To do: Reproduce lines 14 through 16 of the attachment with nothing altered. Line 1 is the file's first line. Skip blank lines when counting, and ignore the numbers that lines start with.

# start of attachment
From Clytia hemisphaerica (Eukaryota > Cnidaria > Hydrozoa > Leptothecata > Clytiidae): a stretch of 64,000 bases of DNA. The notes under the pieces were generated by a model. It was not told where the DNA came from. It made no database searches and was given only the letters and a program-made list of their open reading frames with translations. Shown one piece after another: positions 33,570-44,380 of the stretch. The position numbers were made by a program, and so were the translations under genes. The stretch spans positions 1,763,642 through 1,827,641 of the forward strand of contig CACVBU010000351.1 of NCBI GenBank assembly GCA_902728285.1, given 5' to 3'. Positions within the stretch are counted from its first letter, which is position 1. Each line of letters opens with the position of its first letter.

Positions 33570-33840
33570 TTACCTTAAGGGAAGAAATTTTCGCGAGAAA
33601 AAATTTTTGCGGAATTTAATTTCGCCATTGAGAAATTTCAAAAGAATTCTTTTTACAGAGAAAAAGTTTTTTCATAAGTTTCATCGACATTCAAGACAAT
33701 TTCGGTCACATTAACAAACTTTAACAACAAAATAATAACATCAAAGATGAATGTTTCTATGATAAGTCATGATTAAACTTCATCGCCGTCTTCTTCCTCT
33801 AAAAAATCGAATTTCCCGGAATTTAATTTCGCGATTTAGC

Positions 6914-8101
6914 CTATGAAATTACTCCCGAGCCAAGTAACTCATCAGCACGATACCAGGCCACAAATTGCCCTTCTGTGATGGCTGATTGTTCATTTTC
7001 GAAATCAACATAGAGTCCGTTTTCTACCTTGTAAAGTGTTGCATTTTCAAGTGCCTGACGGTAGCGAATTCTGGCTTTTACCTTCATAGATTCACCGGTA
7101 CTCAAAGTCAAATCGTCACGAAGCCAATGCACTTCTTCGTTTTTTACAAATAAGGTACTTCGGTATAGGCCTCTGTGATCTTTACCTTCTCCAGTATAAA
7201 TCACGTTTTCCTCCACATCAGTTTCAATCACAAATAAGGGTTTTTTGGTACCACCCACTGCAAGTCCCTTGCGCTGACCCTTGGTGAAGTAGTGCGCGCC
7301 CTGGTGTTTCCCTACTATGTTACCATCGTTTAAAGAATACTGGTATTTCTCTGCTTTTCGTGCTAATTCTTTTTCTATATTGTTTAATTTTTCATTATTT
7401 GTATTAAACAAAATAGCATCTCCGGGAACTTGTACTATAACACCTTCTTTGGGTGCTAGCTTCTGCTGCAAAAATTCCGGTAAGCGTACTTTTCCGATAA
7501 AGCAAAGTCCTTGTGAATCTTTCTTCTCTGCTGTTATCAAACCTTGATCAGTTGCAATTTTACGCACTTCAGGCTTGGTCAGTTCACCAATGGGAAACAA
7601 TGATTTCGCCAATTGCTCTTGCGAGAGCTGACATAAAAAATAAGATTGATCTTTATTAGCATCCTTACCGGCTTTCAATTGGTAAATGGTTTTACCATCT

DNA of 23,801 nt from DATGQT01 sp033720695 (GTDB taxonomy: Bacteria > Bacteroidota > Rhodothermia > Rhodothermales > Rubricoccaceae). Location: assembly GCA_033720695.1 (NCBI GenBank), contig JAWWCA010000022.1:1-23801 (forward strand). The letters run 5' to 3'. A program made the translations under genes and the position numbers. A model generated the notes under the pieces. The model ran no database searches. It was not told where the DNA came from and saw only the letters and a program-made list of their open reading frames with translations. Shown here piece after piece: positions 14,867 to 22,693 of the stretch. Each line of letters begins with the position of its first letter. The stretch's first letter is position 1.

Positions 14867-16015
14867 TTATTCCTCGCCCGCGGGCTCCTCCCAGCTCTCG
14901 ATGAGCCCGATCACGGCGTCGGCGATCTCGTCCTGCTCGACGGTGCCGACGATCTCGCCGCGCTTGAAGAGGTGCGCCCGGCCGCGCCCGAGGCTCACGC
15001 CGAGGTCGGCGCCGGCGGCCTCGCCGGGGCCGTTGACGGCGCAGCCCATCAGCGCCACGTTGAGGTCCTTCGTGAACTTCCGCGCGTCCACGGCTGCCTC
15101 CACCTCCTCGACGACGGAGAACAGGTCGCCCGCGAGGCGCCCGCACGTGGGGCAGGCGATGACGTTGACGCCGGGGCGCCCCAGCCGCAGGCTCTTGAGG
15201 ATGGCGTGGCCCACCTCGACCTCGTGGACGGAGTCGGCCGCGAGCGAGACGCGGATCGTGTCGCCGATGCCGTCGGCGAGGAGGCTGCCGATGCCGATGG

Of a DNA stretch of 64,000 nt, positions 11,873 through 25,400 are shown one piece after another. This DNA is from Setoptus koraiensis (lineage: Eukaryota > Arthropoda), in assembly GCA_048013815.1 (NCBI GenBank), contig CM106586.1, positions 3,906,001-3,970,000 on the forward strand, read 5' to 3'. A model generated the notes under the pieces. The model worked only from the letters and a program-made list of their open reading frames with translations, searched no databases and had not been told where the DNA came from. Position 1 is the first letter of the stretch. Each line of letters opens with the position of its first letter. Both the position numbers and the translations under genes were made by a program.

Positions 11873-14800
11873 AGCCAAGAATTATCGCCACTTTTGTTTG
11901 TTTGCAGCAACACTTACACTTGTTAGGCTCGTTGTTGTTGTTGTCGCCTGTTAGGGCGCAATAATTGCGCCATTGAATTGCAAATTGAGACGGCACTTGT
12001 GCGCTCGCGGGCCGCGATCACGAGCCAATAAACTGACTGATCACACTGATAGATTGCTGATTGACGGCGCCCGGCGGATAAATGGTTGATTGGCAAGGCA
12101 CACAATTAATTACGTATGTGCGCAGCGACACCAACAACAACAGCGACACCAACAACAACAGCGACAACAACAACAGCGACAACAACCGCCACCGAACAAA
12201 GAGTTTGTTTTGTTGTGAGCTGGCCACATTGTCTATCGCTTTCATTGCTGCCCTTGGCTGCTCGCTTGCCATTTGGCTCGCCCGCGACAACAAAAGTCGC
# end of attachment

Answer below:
7501 AGCAAAGTCCTTGTGAATCTTTCTTCTCTGCTGTTATCAAACCTTGATCAGTTGCAATTTTACGCACTTCAGGCTTGGTCAGTTCACCAATGGGAAACAA
7601 TGATTTCGCCAATTGCTCTTGCGAGAGCTGACATAAAAAATAAGATTGATCTTTATTAGCATCCTTACCGGCTTTCAATTGGTAAATGGTTTTACCATCT

DNA of 23,801 nt from DATGQT01 sp033720695 (GTDB taxonomy: Bacteria > Bacteroidota > Rhodothermia > Rhodothermales > Rubricoccaceae). Location: assembly GCA_033720695.1 (NCBI GenBank), contig JAWWCA010000022.1:1-23801 (forward strand). The letters run 5' to 3'. A program made the translations under genes and the position numbers. A model generated the notes under the pieces. The model ran no database searches. It was not told where the DNA came from and saw only the letters and a program-made list of their open reading frames with translations. Shown here piece after piece: positions 14,867 to 22,693 of the stretch. Each line of letters begins with the position of its first letter. The stretch's first letter is position 1.